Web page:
Lammas/Imbolc Earth Moment

Flower fadesIn the Southern Hemisphere, it is the Season of the waxing dark … we are transitioning to the cross-quarter moment between Summer Solstice and Autumn Equinox: it is the time to celebrate and nurture the new dark, and our native allurement to the Dark whence we come and to whom we return. At my place in the Lammas ceremonial statement of purpose, it is said: “the seed of darkness born at the Summer Solstice now grows.”

The dedication made in the ceremony by each participant goes like this … these words are offered, and are a guide for how each may choose to express the connection of this Seasonal Moment:

I dedicate my small self to Larger Deeper Self, understanding that I am She – GaiaUniverse – She Who is All. I am the beauty of the Dark: the Sentience of the Cosmos is within me, and I am in Her. I trust Her Wisdom and Creativity – She Who receives me in every moment, dissolves me in very moment, so that new composition may arise. I offer Her Darkness … for transformation. I have … for-giving. I want to make sacred … (the blanks are for each to fill in as they wish)

This Lammas dedication mirrors that made at Imbolc/Early Spring, directly across the Wheel of the Year, and the co-incidental transition in the Northern Hemisphere at this time. The Imbolc dedication made by each participant in the ceremony may go like this … these words are a guide for what is intended:

I commit myself to my particular small self, understanding that I am She – Gaia – She who is All. I am connected to Her as the tree bud is to the branch. ‘I am the beauty of the green earth and the white moon among the stars and the mystery of the waters’. I commit myself to this Originating Power present in me, the Sacred Flame in me. I will protect Her and honour Her in myself – this particular Beauty, who is ever-new. I am a Promise of Life. Whatever She needs I will give Her. I will tend Her in myself – so that She may grow strong and flourish.

Whereas at Imbolc, we shine forth as individual, multiforms of Her; at Lammas, we small individual selves remember that we are She (in case we had forgotten), and dissolve back into Her. We are the Promise of Life as we affirmed at Imbolc, but we are the Promise of Her – it is not ours to hold. We become the Harvest at Lammas; our individual harvest is Her Harvest. We are the process itself, the Food for enriching the whole: the sacrifice. Though that word may be problematic in the current dominating mythological millieu, its meaning is to “make whole”, and speaks of a deep truth of the nature of existence – we are Gaia’s Creative Process. It is a surrender – to Her, of our fullness of being. At Imbolc, we may make the dedication to become that fullness, to nurture it; at Lammas we remember whence it comes, its sentient source. These two Seasonal Moments across the Wheel from each other, and actually occurring at the same time, are a unity; and with practice of celebrating the whole Seasonal Wheel, over time, one may come to learn this unity … She will teach.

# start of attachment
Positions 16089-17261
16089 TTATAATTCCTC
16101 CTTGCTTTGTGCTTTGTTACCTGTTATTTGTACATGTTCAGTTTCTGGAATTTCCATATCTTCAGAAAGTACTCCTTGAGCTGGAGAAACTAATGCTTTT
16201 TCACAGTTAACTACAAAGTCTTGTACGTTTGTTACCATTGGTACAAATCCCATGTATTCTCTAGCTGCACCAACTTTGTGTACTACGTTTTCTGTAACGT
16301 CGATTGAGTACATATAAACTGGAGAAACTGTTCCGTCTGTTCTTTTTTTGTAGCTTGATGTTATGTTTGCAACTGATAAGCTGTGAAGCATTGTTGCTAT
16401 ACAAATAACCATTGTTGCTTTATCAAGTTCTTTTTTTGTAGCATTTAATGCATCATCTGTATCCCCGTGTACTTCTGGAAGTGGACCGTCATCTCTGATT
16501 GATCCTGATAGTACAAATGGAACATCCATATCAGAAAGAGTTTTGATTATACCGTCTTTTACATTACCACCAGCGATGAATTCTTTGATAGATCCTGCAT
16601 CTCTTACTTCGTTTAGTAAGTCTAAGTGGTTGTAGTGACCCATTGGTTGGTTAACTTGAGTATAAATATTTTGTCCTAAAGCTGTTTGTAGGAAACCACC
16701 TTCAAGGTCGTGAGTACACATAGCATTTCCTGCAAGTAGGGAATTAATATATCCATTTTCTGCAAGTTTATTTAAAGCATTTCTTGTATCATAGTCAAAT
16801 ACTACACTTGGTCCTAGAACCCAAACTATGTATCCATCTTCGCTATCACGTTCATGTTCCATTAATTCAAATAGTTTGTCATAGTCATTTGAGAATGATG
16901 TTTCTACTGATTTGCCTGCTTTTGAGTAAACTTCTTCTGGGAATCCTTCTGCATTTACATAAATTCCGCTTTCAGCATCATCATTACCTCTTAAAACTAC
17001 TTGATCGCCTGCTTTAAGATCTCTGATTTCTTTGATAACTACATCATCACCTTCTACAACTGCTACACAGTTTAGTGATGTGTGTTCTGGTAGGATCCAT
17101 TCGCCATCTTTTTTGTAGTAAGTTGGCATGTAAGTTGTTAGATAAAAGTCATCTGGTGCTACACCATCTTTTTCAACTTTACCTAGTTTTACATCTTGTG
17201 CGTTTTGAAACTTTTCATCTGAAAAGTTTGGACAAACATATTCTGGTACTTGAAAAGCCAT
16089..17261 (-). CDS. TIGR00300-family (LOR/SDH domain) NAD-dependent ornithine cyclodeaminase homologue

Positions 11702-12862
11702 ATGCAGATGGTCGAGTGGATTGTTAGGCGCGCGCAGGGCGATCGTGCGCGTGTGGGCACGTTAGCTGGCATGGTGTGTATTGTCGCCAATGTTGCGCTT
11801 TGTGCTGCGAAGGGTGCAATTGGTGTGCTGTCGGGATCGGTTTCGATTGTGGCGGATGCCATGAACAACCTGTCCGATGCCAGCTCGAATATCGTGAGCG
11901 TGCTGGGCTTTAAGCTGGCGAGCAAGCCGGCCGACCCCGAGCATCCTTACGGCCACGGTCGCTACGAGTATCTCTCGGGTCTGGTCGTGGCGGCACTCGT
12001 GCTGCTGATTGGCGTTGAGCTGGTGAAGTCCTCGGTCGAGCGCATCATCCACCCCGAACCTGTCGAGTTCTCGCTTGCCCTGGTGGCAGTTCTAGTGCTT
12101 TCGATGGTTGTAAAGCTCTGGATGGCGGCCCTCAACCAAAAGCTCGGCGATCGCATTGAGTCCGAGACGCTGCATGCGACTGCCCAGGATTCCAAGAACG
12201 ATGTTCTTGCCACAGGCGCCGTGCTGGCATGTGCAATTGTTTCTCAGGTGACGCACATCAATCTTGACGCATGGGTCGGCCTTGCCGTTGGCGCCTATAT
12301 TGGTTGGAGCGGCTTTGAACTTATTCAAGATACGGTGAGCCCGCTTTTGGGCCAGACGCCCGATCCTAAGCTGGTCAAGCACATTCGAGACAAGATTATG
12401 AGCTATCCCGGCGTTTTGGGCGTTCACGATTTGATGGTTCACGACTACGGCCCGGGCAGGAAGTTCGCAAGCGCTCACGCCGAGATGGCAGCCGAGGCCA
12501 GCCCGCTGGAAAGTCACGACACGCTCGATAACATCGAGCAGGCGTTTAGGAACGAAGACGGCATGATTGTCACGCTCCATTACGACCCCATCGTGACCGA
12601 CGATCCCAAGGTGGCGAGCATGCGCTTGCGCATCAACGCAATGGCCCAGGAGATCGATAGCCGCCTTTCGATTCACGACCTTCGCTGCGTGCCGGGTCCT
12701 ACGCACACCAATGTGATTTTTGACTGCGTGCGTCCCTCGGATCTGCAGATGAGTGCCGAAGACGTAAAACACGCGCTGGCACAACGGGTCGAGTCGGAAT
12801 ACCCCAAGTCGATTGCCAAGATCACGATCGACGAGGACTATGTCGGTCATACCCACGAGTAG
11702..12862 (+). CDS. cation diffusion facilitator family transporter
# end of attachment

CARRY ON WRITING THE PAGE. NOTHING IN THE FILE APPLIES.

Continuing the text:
Chamunda. Ref: Adele Getty “Goddess”, p.85

Here is an image of Chamunda, from India (1000 C.E.)[1] for consideration: Chamunda has been praised with:

only terrifying to those who oppose Her, for Her devotees She is a powerful vigilant guardian. … Chamunda belongs to the group of ‘matrikas’ – the powerful Mothers who ensure universal order.[2]

This is resonant with the most recent findings about chaos in complexity science – where at deepest level, order and chaos cannot be separated. This “Dark One” is about re-storing order … She is not about some malevolent motive as patriarchal religions are wont to project, and as patriarchal cosmologies indeed require: that is, classical theism assumes that the loss of the perfect world is always due to moral failing and/or must be blamed on some opposing mythological entity, whereas a menstrual cosmology is one “in which chaos and harmony belong together in a creation where perfection is both impossible and meaningless.”[3]

cauldronThe cauldron metaphor, which is so much part of Lammas ceremonial Poetry as I express it in PaGaian Cosmology, represents the Cosmogonic Womb[4] in which we are immersed, the Larger Self, the Recipe/Feast of which we are part. The cauldron represents the Space from which new composition arises.[5]


It is the new composition that is to be nurtured in the Early Spring, a new beauty that may grow strong, rooted in the compost of what has been.

© Glenys Livingstone 2018


For a Lammas or an Imbolc meditation: PaGaian Cosmology Meditations (scroll down to the individual tracks).


[1] From Adele Getty, Goddess: Mother of Living Nature, p.85.

[2] These words were used to describe Her when She was part of the Goddess: Divine Energy exhibition at the Art Gallery of New South Wales in 2006-2007.

[3] Melissa Raphael, Thealogy and Embodiment, p. 270.

[4] A term used by Melissa Raphael, Thealogy and Embodiment, chapter 7.

[5] I capitalize the words in these sentences to signify the ultimate nature that I intend to qualify these terms with: to name them as sacred realities – much as any holy day or motif is signified with a capital.


Getty, Adele. Goddess: Mother of Living Nature. London: Thames and Hudson, 1990.

Livingstone, Glenys. PaGaian Cosmology: Re-inventing Earth-based Goddess Religion. NE: iUniverse, 2005.

Raphael, Melissa. Thealogy and Embodiment: the Post-Patriarchal Reconstruction of Female Sexuality. Sheffield: Sheffield Press, 1996.


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A Lad o Pairts Speaks

Feral Words

Author blog of William A. Young; journeys through the mythology of the northern fringes of Europe



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